As crude prices cross over the $100 a barrel mark again, some market observers interpret the oil rally since early October as a signal for optimism on the global economy. However, the rise in oil prices and oil-related exchange traded funds may also be attributed to growing tensions in the Middle East, and could squeeze U.S. corporations and consumers down the line.
“Oil prices continue to face upward price pressure because of supply uncertainty resulting from ongoing unrest in the oil-producing regions of the Middle East and north Africa,” according to a recent U.S. government report.
The oil market is currently factoring in supply disruptions in Libya, Syria and Yemen. Additionally, oil moved last week on news of an imminent attack on Iran’s developing nuclear program – any attack on Iran would cause major disruptions in oil supply because the country is a major oil producer and because of Iran’s control over the Strait of Hormuz, a crucial shipping lane for oil.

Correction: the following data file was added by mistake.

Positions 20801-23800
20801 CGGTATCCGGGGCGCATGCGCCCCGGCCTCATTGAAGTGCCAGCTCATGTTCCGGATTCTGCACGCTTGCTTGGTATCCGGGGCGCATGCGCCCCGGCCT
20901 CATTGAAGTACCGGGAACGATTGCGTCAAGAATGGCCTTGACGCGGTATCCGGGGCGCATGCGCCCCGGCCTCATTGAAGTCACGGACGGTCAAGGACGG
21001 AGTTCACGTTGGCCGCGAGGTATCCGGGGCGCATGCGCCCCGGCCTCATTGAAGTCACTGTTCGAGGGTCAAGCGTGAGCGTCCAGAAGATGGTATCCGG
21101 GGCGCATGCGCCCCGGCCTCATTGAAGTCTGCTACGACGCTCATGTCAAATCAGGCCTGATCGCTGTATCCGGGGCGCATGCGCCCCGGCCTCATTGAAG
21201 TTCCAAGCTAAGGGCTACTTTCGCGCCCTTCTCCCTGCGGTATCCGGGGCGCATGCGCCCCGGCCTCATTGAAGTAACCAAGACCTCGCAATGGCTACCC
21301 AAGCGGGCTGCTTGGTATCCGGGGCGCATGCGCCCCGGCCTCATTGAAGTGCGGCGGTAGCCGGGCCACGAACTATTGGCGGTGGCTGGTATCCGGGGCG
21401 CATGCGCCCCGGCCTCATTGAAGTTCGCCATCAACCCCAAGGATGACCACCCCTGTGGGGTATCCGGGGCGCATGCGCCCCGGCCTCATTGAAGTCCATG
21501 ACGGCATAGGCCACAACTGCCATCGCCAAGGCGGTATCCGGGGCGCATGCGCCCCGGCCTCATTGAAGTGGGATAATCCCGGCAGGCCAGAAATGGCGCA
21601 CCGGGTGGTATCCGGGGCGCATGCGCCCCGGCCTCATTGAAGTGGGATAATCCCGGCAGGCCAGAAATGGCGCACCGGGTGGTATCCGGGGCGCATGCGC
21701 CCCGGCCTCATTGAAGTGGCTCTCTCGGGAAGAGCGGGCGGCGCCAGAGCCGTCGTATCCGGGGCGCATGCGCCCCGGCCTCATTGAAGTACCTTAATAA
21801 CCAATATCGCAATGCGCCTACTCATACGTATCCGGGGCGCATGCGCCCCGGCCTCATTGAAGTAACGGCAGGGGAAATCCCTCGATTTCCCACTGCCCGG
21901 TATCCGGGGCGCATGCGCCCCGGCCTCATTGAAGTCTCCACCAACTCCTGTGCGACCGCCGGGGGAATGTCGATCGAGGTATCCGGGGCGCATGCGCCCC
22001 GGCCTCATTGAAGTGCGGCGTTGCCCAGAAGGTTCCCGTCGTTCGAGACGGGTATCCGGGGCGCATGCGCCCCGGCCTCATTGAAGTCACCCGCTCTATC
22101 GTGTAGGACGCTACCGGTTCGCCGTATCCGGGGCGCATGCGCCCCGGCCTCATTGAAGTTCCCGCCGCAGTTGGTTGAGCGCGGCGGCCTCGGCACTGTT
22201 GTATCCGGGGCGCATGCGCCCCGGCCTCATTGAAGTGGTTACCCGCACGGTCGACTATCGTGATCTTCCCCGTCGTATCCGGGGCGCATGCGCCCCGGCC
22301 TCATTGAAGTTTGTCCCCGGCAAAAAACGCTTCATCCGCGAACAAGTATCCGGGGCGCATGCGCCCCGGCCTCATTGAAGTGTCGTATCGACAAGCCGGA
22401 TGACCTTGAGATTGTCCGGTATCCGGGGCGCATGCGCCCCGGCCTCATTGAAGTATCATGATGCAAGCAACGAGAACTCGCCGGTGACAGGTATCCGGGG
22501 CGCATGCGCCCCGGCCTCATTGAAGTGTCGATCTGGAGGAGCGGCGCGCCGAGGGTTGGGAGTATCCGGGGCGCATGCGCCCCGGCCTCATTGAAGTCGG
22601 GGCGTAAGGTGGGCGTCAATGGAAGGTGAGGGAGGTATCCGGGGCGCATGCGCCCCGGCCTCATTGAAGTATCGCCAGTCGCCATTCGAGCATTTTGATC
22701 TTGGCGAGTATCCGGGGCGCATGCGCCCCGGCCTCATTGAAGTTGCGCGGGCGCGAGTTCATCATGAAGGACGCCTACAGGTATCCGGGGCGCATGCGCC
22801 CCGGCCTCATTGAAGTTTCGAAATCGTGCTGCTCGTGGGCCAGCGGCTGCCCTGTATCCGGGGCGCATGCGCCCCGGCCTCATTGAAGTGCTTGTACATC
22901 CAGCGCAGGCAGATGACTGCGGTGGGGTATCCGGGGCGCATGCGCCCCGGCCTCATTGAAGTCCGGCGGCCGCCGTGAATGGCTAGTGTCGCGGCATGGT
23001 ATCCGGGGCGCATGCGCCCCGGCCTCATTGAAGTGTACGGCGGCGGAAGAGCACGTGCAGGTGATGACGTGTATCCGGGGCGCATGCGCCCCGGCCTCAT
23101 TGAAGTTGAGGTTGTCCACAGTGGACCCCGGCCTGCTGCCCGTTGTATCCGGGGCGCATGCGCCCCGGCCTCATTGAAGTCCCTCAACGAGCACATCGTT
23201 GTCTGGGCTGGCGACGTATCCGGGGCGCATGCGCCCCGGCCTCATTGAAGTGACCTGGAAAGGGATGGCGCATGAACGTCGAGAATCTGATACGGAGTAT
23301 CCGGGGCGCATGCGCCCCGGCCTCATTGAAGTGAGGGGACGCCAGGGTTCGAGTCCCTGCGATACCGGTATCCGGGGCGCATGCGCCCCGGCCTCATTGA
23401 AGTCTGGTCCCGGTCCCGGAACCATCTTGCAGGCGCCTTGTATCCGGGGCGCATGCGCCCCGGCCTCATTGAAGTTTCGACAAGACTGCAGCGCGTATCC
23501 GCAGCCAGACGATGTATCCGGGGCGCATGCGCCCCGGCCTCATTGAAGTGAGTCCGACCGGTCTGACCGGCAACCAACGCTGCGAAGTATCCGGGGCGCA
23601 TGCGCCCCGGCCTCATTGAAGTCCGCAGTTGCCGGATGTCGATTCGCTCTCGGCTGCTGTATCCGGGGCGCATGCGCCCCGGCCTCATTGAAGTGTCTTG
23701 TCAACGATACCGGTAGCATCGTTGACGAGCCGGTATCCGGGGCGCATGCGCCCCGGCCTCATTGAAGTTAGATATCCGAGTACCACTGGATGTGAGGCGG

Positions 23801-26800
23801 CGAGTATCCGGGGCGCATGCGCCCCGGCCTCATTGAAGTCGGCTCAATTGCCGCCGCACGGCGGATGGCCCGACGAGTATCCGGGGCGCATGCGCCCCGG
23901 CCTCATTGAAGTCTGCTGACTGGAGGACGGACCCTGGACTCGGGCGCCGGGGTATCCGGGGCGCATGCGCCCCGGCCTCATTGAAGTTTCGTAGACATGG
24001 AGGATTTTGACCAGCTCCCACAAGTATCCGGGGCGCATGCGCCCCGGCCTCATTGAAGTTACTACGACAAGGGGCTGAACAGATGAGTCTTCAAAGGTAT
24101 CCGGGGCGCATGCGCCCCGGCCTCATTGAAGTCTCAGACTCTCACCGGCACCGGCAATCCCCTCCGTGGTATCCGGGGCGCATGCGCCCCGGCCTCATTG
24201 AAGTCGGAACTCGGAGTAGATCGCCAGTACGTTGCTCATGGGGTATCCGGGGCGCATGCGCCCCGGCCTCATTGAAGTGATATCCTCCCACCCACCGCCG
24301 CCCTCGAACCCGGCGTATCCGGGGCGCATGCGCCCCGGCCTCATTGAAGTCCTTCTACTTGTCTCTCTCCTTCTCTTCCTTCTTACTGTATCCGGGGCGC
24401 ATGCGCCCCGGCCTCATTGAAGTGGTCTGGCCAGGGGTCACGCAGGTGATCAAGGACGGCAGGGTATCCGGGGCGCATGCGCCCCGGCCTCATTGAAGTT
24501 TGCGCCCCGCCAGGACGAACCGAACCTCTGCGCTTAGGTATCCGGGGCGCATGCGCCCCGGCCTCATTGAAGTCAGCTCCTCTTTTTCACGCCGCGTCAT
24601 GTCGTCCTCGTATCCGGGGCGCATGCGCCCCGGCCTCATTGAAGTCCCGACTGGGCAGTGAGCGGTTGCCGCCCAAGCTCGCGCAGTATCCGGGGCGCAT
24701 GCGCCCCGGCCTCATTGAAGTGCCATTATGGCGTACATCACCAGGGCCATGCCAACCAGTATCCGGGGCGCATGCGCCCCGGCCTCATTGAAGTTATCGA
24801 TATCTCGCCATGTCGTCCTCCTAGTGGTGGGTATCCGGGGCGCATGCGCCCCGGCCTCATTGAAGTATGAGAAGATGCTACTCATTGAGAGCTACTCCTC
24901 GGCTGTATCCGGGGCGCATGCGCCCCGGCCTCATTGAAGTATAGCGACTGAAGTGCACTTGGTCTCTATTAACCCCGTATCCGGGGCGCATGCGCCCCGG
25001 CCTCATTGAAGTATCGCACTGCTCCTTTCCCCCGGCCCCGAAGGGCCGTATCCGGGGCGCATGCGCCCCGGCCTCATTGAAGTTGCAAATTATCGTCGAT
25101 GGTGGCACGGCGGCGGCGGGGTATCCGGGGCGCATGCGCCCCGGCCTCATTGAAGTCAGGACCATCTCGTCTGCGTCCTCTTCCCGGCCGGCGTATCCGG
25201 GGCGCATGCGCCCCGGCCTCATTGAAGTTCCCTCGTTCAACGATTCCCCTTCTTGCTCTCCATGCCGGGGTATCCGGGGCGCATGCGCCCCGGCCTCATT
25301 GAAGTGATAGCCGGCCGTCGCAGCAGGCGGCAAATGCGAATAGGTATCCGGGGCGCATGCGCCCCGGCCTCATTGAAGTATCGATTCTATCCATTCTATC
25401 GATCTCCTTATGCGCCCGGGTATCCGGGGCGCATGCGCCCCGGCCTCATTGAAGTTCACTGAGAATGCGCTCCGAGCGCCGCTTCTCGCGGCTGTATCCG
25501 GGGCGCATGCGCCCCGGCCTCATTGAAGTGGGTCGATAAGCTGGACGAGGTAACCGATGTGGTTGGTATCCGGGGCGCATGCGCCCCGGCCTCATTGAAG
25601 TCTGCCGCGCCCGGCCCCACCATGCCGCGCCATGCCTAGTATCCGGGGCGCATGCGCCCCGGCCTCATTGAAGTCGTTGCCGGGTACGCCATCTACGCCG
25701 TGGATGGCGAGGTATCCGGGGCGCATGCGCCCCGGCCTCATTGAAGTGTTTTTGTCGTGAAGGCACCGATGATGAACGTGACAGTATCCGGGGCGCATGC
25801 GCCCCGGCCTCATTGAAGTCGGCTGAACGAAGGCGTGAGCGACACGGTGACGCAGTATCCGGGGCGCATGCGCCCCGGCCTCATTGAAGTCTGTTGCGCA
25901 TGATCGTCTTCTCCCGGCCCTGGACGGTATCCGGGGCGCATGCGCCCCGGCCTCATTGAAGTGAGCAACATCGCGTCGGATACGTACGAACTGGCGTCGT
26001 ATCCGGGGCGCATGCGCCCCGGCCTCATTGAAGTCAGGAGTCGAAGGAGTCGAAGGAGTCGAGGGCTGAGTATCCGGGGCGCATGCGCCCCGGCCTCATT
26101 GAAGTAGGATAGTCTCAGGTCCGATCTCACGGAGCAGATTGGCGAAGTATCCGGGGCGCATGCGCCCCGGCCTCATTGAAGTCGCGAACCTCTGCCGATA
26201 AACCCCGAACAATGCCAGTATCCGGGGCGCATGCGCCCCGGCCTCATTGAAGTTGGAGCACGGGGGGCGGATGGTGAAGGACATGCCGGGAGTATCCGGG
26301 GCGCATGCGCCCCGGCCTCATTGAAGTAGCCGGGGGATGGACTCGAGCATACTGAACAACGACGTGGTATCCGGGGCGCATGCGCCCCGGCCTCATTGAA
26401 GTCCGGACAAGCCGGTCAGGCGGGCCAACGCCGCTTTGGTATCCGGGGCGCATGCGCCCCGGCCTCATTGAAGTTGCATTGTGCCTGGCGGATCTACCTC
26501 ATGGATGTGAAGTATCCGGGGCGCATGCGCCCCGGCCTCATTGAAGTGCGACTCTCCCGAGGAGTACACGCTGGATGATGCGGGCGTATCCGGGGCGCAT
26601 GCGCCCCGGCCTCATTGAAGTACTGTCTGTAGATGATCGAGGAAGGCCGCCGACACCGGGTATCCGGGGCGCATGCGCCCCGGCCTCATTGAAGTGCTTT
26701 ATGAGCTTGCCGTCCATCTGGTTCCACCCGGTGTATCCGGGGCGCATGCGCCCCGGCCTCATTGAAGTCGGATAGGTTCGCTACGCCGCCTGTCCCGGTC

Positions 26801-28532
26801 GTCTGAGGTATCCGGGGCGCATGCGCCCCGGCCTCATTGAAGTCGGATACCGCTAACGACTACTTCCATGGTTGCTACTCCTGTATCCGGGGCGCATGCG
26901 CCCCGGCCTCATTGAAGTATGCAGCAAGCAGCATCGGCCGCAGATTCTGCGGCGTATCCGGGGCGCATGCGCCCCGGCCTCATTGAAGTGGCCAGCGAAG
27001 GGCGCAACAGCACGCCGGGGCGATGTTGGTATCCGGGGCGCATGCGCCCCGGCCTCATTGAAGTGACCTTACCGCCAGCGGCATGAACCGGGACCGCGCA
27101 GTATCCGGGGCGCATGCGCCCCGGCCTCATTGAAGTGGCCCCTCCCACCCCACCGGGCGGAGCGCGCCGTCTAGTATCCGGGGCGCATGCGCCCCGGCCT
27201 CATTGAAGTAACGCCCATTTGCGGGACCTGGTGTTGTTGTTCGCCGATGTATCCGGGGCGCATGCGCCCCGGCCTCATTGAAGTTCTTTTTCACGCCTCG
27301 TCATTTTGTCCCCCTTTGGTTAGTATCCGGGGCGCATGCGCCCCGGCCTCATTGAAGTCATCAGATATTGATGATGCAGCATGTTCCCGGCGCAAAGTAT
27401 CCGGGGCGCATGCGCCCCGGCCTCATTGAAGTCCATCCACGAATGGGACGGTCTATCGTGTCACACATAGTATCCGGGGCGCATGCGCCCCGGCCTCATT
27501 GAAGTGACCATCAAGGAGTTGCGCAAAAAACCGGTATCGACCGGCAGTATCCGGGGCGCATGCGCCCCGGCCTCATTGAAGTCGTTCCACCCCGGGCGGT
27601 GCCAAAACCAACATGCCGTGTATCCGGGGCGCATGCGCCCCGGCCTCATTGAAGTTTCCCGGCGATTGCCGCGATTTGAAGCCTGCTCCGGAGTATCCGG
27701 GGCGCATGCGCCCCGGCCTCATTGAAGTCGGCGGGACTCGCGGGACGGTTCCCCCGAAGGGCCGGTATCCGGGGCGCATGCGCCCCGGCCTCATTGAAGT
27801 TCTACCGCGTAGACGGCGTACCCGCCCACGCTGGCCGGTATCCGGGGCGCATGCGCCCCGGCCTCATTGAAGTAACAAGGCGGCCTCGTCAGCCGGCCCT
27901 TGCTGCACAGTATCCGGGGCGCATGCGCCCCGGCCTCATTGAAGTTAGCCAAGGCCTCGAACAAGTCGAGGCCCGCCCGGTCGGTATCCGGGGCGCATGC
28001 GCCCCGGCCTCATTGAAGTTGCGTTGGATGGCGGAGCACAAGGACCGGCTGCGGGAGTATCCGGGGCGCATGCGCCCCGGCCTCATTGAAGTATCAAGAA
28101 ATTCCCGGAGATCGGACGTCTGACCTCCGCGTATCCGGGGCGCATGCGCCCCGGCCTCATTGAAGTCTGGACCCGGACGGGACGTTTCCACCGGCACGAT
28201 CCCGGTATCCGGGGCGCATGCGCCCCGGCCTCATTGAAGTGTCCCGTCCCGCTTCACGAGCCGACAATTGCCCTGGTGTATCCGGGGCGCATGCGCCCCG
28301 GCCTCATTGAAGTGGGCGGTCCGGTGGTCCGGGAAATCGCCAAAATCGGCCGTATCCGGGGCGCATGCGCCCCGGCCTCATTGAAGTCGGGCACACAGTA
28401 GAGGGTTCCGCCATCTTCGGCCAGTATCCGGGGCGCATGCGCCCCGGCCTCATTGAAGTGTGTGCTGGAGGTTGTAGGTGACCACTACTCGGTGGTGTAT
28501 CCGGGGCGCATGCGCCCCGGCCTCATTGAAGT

The quick rise in oil and energy prices could crimp corporate profits and pressure households as they spend more to fill up the tank and on heating. [Oil ETFs Soar as Crude Tops $102 a Barrel]
Oil prices may also be getting a boost from expectations of further quantitative easing from the Federal Reserve.
U.S. Oil Fund
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Max Chen contributed to this article.
The opinions and forecasts expressed herein are solely those of Tom Lydon, and may not actually come to pass. Information on this site should not be used or construed as an offer to sell, a solicitation of an offer to buy, or a recommendation for any product.